Doctor of Philosophy
School of Accounting, Economics and Finance
Hong, Michelle Yang, The influence of Buddhism on accounting in medieval China, Doctor of Philosophy thesis, School of Accounting, Economics and Finance, University of Wollongong, 2014. https://ro.uow.edu.au/theses/4213
The ‘alternative accounting’ movement since the mid-1970s inspired and enabled this study: to challenge the notion that accounting is value free and to understand accounting as a social and organisational practice. This study examines the relationship between Buddhism and accounting in historical China. Buddhism is a system of thought native to the Indian sub-continent and was introduced to China via the Silk Road. Buddhism, together with the mercantile spirit it brought, encountered, adapted to and conquered China. As a result, both were transformed. Buddhism became a force at all levels and in all spheres of society – culturally, politically and economically. Being interwoven into the social and historical fabric, accounting was inevitably influenced by this movement. Buddhist monasteries, being new institutions, brought a new rationale for the application of accounting and created a new rhetoric of accounting. Being reflective, monastery accounting reflected the unique environment in which it operated. So, the monastic accounts are a new ‘window’ enabling us to see a period of history: people and society – how they lived and how their lives revolved around the monasteries. Being constructive, monastery accounting as an integral part of the movement of Buddhism constructed a more complex notion of ownership, a central idea in accounting. Farmland, the most vital holding in an agrarian society, was transformed from a possession to use into a possession to exchange. This transformation led to a major tax reform, which subsequently entailed a change in accounting measurement in government accounting practice.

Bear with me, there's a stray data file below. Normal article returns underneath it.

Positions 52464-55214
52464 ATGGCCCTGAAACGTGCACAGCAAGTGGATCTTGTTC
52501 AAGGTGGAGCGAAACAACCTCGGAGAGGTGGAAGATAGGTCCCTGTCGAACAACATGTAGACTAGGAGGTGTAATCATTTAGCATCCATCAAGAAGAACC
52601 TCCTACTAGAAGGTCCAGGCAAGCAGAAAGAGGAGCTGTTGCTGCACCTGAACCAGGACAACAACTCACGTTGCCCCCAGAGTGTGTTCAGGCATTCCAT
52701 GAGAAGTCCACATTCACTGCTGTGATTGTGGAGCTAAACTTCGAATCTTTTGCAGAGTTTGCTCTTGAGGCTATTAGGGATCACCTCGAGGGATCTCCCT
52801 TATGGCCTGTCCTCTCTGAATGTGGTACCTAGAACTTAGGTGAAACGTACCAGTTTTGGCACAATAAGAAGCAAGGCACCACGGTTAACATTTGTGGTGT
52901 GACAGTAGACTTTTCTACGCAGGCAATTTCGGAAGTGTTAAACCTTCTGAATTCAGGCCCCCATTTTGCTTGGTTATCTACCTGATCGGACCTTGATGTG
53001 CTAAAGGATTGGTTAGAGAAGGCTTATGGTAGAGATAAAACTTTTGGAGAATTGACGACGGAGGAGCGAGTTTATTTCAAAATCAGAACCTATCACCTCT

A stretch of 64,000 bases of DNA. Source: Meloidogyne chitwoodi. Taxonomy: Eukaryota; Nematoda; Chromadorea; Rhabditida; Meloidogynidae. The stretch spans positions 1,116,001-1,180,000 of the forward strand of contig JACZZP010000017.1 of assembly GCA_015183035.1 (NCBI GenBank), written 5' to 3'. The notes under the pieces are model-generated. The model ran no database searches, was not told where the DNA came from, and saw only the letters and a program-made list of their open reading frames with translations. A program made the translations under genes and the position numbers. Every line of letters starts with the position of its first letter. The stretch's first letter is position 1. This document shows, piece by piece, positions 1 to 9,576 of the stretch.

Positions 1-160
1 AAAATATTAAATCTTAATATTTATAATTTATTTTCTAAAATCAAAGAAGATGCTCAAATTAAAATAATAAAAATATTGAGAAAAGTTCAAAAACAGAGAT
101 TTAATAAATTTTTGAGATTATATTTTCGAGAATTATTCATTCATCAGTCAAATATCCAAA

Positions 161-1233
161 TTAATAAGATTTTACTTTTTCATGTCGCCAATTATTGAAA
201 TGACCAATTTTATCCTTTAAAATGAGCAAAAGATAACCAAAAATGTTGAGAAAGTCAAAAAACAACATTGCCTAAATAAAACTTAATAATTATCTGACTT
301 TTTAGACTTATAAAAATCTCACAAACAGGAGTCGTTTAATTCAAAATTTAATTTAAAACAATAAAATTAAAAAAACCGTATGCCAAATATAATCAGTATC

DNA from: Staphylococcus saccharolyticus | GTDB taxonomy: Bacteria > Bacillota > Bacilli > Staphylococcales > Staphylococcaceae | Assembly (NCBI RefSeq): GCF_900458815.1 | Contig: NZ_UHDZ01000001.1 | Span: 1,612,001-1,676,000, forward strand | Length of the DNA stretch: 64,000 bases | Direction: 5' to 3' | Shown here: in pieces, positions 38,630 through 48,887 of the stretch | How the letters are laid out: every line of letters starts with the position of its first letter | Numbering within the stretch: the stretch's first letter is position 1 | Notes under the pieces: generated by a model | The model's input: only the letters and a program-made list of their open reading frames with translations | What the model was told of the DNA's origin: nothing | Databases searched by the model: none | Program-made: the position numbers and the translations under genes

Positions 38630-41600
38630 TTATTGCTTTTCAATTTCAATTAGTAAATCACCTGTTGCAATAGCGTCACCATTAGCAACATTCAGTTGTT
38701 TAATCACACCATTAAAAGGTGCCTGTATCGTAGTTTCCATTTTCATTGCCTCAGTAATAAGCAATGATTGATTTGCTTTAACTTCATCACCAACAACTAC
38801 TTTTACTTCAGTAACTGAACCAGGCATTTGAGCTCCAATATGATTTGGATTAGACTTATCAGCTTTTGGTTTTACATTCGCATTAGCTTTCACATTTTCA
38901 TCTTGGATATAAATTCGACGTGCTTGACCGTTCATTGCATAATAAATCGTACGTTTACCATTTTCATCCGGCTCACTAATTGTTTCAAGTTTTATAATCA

FoR codes (2008)
1501 ACCOUNTING, AUDITING AND ACCOUNTABILITY
Unless otherwise indicated, the views expressed in this thesis are those of the author and do not necessarily represent the views of the University of Wollongong.